Restricted shares vs stock options differences
Although both restricted shares and stock options can be used by companies to compensate their employees, they have some differences which we shall outline in the table below.
|Restricted shares||Stock options|
|Shares automatically vest once all conditions are met and get deposited into a brokerage account for the employee.||The employee needs to exercise their right to either hold the shares or sell them.|
|Shares or cash equivalents are given||Only shares are issued|
|Generally given for free||Has to be purchased|
|Became more commonly used in 2006 after the changes to generally accepted accounting principles (GAAP)||Were more commonly used before the changes to generally accepted accounting principles (GAAP) which became effective in 2006|
|The value of restricted shares is its fair market value.||The value of stock options is the difference between its exercise price and the market value of the stock.|
|Actual shares are allotted to the employee based on a vesting schedule.||A contract that gives the employee the right to purchase a company’s shares at a specific date in the future.|
|Generally considered less risky since the employee receives the shares with their fair market value.||Considered riskier since the employee purchases them at the exercise price. This is especially true if the market price is less than or equal to the exercise price.|
Similarities between restricted shares and stock options
- Restricted shares and stock options are both forms of employee compensation
- Both involve issuing shares by companies to their employees
- Both restricted shares and stock options have two basic types
- Restricted shares and stock options can both be traded
- Both usually have vesting requirements
- Restricted shares and stock options are usually time-based
Frequently asked questions
When are restricted share units taxed?
Restricted share units can be taxed as ordinary income in the year they vest. The employees that hold these share units can also be taxed on the capital gains made on the shares. The taxation of restricted shares is a bit complicated. Therefore, in order to fully understand how the taxation of these shares works, you should check section 1244 of the Internal Revenue Code (ICR) as that is what governs its taxation.
What is the difference between restricted and unrestricted shares?
As both their names imply, restricted shares have specified conditions that must be met before they can be transferred, bought, or sold. Unrestricted shares, on the other hand, have no conditions attached to their transfer, purchase, or sale. Both, however, can be used for employee compensation.
What does RSU stand for?
RSU stands for restricted share units.
What is vesting?
Vesting is legal terminology that has to do with earning the right to own a particular asset. In the case of restricted shares, vesting is the process whereby the employee earns the right to own the restricted shares through meeting the conditions attached to them.
What is a stock award?
A stock award is a form of employee compensation that grants the employee a certain number of restricted shares for free or at a discount. It is commonly referred to as a restricted stock award (RSA)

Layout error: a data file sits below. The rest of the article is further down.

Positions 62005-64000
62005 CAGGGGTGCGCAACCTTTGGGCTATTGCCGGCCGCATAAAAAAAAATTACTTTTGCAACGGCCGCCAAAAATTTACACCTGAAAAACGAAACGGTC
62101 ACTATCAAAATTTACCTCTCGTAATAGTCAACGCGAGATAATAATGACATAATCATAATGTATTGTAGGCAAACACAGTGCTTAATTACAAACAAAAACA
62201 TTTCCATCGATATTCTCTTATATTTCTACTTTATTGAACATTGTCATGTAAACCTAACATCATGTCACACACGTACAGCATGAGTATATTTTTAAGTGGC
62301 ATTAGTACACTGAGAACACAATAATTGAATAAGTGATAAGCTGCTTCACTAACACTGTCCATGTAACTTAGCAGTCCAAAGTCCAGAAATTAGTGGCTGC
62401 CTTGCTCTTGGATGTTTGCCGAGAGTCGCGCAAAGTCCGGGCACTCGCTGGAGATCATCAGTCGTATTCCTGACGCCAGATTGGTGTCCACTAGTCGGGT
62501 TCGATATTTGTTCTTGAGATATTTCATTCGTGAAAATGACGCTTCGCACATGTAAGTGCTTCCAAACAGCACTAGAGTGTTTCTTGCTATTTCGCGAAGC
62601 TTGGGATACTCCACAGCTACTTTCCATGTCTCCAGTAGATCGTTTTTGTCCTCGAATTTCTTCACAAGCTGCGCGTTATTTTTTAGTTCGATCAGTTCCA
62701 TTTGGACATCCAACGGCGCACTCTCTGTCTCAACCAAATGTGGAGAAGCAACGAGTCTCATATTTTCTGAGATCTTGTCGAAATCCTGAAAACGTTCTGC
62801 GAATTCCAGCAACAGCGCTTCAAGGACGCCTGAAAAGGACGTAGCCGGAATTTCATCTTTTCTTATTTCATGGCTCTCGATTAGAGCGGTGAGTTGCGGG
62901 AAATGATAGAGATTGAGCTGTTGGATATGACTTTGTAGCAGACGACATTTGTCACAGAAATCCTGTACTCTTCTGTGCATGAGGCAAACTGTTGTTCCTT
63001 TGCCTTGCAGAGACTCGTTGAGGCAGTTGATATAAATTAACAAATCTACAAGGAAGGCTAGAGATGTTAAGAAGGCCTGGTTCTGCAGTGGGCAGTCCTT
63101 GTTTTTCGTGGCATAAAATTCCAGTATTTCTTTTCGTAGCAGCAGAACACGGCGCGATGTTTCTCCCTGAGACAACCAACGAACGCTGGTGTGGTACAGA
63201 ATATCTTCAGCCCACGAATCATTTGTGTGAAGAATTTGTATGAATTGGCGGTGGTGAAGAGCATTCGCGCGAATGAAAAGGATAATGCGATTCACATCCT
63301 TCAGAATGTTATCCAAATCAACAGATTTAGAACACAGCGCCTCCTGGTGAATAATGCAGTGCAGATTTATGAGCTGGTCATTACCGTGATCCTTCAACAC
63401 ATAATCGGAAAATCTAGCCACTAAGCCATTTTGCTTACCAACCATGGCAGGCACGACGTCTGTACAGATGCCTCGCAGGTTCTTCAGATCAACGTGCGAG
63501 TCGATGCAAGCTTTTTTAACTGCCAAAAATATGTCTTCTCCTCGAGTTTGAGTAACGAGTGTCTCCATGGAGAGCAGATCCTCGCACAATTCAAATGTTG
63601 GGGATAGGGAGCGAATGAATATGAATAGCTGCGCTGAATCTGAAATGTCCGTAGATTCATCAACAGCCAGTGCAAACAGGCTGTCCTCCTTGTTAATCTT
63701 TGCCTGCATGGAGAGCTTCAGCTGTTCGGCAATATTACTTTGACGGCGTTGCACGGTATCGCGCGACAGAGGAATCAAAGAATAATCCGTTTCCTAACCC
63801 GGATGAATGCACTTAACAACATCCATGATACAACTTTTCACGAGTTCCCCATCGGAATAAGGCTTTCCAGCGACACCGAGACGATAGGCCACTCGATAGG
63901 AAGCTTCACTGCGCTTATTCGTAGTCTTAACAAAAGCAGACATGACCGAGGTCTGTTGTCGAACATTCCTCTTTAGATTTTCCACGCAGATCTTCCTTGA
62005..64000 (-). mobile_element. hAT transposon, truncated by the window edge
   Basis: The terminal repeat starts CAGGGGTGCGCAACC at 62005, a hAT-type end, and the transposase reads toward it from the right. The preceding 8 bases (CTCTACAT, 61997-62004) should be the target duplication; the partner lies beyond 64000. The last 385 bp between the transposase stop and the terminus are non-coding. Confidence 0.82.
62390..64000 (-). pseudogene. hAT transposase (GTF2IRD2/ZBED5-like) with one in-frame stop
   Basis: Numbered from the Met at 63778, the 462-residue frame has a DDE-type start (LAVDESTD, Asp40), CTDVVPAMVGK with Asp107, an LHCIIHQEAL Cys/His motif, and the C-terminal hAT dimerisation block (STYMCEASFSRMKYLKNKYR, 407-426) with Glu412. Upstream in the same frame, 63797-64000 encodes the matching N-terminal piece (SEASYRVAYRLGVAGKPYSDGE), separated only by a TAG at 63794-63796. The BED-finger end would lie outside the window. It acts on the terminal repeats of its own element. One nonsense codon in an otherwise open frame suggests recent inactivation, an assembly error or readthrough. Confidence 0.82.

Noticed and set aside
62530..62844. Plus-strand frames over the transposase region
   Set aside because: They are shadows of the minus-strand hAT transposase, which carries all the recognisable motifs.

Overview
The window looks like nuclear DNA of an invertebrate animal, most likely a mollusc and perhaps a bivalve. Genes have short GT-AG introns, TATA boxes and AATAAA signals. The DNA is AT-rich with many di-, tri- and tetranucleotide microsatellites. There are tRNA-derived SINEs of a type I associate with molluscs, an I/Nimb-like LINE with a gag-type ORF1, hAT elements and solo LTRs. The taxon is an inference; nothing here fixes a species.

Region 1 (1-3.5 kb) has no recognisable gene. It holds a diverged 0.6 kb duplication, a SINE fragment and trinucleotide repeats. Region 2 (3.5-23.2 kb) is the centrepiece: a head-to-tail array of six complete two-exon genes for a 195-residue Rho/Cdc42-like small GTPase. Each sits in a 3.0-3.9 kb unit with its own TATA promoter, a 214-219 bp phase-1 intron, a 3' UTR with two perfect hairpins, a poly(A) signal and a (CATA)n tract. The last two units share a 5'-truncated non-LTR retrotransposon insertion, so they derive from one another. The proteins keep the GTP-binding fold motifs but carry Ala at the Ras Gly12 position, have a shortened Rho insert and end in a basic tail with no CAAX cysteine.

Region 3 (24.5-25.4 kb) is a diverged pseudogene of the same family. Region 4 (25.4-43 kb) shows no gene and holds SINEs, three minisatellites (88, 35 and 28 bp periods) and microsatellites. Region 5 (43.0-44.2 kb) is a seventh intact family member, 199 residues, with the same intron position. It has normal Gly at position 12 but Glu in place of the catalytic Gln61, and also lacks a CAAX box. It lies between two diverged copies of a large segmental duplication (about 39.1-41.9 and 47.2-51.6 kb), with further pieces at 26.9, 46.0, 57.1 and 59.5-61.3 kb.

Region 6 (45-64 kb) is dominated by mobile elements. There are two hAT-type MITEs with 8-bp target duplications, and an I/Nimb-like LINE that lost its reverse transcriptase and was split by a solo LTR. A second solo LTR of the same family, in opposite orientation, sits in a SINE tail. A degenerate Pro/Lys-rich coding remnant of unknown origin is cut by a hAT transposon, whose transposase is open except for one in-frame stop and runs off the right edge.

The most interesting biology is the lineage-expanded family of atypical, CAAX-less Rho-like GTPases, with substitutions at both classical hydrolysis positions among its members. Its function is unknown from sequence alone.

What does it mean when shares are restricted?
When shares are restricted, it means that they cannot be transferred, bought, or sold until the specified conditions (restrictions) are met.
What is a vesting schedule?
A vesting schedule is part of the employment compensation agreement that outlines the timelines that must be met by the employee before they get ownership of the company’s share. The vesting schedule is commonly used by employers when granting restricted shares to their employees.
What is the difference between RSU and stock options?
A restricted stock unit (RSU) is usually given to the employee for free while stock options are normally bought by the employee.
What is a vest date?
The vest date is the date on which the restrictions attached to the restricted shares that an employer has given their employee are met. On the vest date, the employee has full ownership of the share units given.
Can you sell unvested stock?
No, you cannot sell an unvested stock because the restrictions attached to it have not yet been met. Only fully vested stock (those with which the restrictions attached to them have been met) can be sold.
What happens to RSUS when you leave a company?
What will happen to your restricted share units (RSUs) when you leave a company depends on the terms in its agreement form. Generally, if you leave the company before your RSUs are vested, they become forfeited to the company.
Which is better, restricted shares or stock options?
Both restricted shares and stock options are used by companies for employee compensation. Deciding which of them is better depends on how you view them. Restricted shares are usually given for free and get deposited into a brokerage account for you by your employer once they vest. Stock options on the other hand have to be bought by you whenever you decide to exercise your right as far as the stipulated time frame has not elapsed.
What is the restriction period?
The restriction period is the period when the conditions attached to the restricted shares have not yet been met; in other words, the shares are still unvested.
We have seen the types of restricted shares: RSU and RSA and their differences. A lot of employees consider how companies compensate their employees when seeking employment and employers, on the other hand, always look for employee compensation that brings the most benefits to their businesses. Whether you are an employer or an employee, understanding what restricted shares are is definitely a plus to you as it guides you to make the right decision for your company. Knowledge of what restricted shares are all about, helps the employees to know if these shares are beneficial to them or not.Last Updated on August 20, 2022 by Nansel Nanzip Bongdap
- Does socialism work? Reasons why it works - May 31, 2023
- Marxism vs Socialism vs Communism: Differences and Similarities - May 29, 2023
- Forms of Socialism - May 24, 2023